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The Wizard of Gamification AKA Yu-Kai Chou

The Wizard of Gamification AKA Yu-Kai Chou

Imagine being THE World’s leading Expert on Gamification. And then Leveraging that skill into Building a Robust Process in the MetaVerse. The Ambassador of JOY, Barry Shore, welcomes Yu-Kai Chou to discuss his roles and studies on Gaming and Behavior. You’ll be amazed as Yu-Kai talks about his involvement since age 17 and his groundbreaking best selling book: Actionable Gamification.  Yu-kai is a regular speaker/lecturer on gamification and motivation worldwide, including at organizations like Stanford/Yale/Oxford, Google, Tesla, and LEGO. He is currently the co-founder of Metablox, an NFT platform. His design work has empowered over 1 Billion users’ experiences across the world. You’ll want to SHARE with everyone and Listen Again. Please feel free to share YOUR views with us, the show is all YOURS!

Listen to the podcast here:

Show Notes:

  • 00:45 – Barry’s rousing introduction
  • 14:17 – The Wizard of Gamification AKA Yu-Kai Chou
  • 24:40 – What is NFT?
  • 41:55 – What is the real difference is an electronic version
  • 52:21- Barry’s Interesting Wrap-up

Important Links:

Barry Shore: 

I can’t think of anybody at the moment that I can share with you that inspires noble deeds than the amazing, wonderful Yu-kai Chou. Yu-kai from Taipei, Taiwan, please say hello to 356,722 people around the world.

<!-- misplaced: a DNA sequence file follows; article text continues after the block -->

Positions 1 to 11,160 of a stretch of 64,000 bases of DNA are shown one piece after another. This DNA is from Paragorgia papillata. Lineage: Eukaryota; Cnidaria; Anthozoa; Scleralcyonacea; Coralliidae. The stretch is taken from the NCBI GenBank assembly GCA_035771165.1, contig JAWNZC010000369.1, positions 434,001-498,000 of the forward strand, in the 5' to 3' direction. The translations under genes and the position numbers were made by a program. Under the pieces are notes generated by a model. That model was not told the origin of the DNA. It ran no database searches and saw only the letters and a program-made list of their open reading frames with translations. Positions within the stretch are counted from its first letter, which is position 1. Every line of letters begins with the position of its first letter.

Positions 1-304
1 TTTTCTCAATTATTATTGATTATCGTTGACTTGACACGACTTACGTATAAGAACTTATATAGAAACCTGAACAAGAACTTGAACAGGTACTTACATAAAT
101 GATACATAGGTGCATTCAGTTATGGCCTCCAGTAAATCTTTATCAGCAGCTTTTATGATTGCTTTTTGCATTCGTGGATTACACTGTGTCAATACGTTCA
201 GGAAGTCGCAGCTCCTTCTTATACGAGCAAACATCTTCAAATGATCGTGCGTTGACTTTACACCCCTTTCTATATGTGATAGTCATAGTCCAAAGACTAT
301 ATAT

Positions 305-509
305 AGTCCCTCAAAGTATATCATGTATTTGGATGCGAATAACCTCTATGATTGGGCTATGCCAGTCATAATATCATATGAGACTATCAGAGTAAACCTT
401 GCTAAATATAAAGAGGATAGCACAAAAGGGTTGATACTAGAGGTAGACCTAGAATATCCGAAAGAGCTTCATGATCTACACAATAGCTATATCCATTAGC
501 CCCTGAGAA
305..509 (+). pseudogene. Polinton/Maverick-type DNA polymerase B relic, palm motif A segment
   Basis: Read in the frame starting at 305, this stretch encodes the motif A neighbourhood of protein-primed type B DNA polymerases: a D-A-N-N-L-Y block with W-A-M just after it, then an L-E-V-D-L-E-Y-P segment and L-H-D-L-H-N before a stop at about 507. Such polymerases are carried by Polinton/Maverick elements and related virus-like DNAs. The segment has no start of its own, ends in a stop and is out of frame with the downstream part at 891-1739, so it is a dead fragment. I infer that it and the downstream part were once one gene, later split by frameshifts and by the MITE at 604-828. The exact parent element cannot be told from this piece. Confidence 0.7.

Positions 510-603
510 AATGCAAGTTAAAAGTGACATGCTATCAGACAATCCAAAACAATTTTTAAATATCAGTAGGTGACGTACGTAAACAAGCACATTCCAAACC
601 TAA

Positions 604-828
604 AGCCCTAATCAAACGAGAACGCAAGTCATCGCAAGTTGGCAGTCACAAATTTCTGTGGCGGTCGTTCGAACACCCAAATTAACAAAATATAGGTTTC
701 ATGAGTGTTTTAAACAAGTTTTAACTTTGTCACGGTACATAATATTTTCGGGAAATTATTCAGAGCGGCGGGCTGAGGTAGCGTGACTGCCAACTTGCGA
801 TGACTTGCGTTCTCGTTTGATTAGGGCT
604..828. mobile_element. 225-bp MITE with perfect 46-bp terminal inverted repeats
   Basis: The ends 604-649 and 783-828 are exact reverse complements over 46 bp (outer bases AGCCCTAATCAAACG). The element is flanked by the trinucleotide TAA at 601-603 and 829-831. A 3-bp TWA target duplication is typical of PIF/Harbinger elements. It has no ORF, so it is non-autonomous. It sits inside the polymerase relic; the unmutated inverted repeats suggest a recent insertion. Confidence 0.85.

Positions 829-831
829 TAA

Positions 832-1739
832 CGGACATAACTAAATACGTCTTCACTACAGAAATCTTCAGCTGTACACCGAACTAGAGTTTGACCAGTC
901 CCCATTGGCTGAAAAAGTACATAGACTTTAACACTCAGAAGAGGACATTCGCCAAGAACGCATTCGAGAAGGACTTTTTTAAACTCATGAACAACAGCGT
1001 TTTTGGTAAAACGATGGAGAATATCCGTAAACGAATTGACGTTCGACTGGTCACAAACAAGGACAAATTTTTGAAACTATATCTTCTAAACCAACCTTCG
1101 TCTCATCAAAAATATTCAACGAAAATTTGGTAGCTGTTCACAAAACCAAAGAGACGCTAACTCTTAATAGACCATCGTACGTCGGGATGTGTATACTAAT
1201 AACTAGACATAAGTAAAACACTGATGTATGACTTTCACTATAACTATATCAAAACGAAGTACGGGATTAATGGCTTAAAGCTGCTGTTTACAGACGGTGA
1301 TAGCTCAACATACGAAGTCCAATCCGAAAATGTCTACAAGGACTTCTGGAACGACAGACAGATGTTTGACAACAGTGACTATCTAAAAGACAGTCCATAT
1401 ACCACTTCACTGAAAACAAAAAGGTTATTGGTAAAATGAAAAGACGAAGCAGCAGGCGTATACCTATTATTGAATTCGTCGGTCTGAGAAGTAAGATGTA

Yu-kai Chou:

Hey, everyone. It’s a pleasure to be here on The Joy of Living.

Barry Shore:  

Yu-kai is one of the more remarkable human beings I’ve ever had the pleasure of interacting with and learning from, and he continues to amaze me. And as you see, we come from different generations. You see that beautiful, thick black hair and beard because he still has a three in his chronology, and I have a seven and counting, and God willing together with over 100, we’re going to bring you, hopefully, some great wisdom about what’s going on. If I start reading, by the way, all of Yu-kai’s achievements and awards and such it’s going to take up the rest of the show, and that’s not what we’re about. Because really what I want to urge everybody to understand is that at a young age, relatively speaking, at 17 or so, Yu-kai made a decision, and this is really where it gets important. Again, remember decision, you choose what you want to do in life. He made a decision to look into the world called, he made the word even, gamification. What do you mean by gamification? Well, how do you make things like education as an example exciting, interesting, provocative, even, alluring and attractive? Well, if you make it into a game-type process then you have a chance of really attracting attention and bringing benefit to everybody. So, he started doing that at the age of 17. Fast forward over these past 16 years, he has built up not just the reputation, well-deserved, but he is a pioneer in this whole world. Now, as we say in business, pioneers die with arrows in their backs. Not this guy. He’s riding high. And we’re talking today, and I’m so honored that he’s taking the time to do this. We’re going to talk today about his latest remarkable venture, which is going to touch billions of people on the planet because it’s integrated with something that’s happening called the metaverse and the whole process is called Metablox. M-E-T-A-B-L-O-X. So, for those of you who like Jewish food, it’s not locks, it’s Metablox. And I’m going to stop talking because I’m going to have Yu-kai begin to make us aware, first of all, of why he’s doing it? What it is? And how it’s going to benefit the world? Because that’s Yu-kai’s life. He is a person who lives life with the purpose to bring benefit. So Yu-kai, please give us insights into what you and Jun are doing with Metablox.

Yu-kai Chou: